ISO wine pairings for this Italian veal/pork dish
Here is Batali's Cotechino "in Jail":
With the veal and then the very porky sausage (the rest of the ingredients aren't particularly assertive), I'd like some guidance on wines. I'll likely be serving lentils with this. No decision on something "green." My preference would be for something in perhaps the $25 range; I'd go a little but not a lot higher. Will be having two bottles of wine with dinner so any recs are appreciated. Thanks all.
Surprised nobody has chimed in, c oliver.
This looks to be a pretty wine-friendly dish. Since it's not assertively flavoured, a big, bold, jammy wine would overpower it. On the other hand, some acidity in the wine would balance the richness of the sausage. And earthy lentils mean a little rusticity wouldn't be out of place. I'd also recommend avoiding oaky wines; can't see vanilla and chocolate flavours working here.
Northern Italy produces many wines that meet these criteria: traditionally styled Barberas, Nebbiolo from secondary appellations, Sangiovese from Emilia-Romagna and elsewhere, Teroldego Rotaliano from Trento, several reds from Friuli-Venezia Giulia (Merlot/Cab blends, Schioppettino, etc.) and even the Marches (e.g. Rosso Conero) and Tuscany (Rosso di Montalcino, Rosso di Montepulciano), to name only a few. Hard to recommend specific wines without knowing what's available to you. Were I serving the dish and a wine from my cellar, I'd probably choose something like a Sottimano Barbera or a Produttori di Barbaresco Langhe Nebbiolo.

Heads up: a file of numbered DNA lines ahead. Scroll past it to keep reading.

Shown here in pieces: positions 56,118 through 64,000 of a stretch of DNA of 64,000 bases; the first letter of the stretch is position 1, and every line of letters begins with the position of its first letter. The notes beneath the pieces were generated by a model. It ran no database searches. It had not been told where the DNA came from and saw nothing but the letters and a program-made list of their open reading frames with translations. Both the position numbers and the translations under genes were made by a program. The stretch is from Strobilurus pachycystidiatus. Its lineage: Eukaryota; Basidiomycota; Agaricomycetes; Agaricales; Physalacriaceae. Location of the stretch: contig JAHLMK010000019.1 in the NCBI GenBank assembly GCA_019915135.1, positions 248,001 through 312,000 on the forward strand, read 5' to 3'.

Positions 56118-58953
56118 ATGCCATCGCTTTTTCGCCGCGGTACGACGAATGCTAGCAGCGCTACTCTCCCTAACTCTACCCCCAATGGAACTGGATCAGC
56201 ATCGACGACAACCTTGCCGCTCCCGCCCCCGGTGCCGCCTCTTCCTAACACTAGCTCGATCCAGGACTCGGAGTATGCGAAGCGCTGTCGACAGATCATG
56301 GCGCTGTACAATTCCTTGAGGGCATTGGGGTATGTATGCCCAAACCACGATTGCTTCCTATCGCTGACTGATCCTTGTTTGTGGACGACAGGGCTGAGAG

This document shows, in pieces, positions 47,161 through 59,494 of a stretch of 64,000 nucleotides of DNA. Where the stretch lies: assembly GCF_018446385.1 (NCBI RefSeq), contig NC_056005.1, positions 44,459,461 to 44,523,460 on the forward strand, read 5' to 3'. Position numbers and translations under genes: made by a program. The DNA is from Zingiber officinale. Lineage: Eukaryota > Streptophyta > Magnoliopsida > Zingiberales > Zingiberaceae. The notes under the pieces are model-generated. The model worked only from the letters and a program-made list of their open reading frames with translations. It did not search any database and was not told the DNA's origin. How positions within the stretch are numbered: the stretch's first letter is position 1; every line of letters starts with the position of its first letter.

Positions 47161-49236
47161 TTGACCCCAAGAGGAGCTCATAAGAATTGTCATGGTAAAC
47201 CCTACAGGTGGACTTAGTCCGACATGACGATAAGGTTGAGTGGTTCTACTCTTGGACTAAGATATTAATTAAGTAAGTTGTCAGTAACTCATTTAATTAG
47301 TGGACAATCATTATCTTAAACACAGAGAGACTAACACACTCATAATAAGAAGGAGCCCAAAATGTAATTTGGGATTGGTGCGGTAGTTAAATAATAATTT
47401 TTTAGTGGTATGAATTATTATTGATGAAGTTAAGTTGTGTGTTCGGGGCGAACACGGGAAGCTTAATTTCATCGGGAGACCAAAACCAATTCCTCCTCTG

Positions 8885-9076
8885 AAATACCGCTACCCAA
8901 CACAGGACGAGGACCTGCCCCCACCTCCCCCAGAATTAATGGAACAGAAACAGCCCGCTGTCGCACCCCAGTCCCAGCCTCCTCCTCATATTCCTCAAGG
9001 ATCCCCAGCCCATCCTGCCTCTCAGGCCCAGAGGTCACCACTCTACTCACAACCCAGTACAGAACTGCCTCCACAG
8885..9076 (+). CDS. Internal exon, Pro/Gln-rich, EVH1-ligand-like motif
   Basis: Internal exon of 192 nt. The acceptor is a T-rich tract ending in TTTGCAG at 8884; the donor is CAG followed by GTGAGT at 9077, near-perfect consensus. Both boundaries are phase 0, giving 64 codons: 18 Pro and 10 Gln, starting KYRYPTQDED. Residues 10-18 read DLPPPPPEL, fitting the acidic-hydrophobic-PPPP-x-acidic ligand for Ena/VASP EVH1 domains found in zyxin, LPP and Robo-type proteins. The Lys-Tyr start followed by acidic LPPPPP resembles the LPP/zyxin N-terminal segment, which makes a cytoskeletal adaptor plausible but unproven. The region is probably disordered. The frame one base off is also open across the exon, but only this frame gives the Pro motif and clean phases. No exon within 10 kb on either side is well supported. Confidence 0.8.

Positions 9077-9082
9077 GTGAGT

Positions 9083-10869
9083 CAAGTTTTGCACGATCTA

As Carswell noted, you've got some pretty wine-friendly food going. But Cotechino says Emilia-Romagna, which says Sangiovese. And while Sangiovese di Romagna might be hard to find up at the lake, good Chianti is much more widely available, and is predominantly made from the same grape.
But the fact is that it will be pretty hard to go far wrong. Especially if you stick to the wines of northern Italy (or wines made elsewhere in that style). A Barbera from the Piedmont would work (you've had one recently), as would most wines made from Nebbiolo grapes (although a Barolo would likely blow your budget). Lots of good choices.
Emilia Romagna also says a fairly dry Lambrusco or other fresh, fruity acid wines like Gutturnio from Lombardia to cut the porkiness. If this were a saucisse de Lyon, a young Cotes de Brouilly would be an answer, and I think an Italian analog would, too. To the recs above I'd add a Valpolicella, Dolcetto, a Freisa, or even a Ruche for palate freshening balance.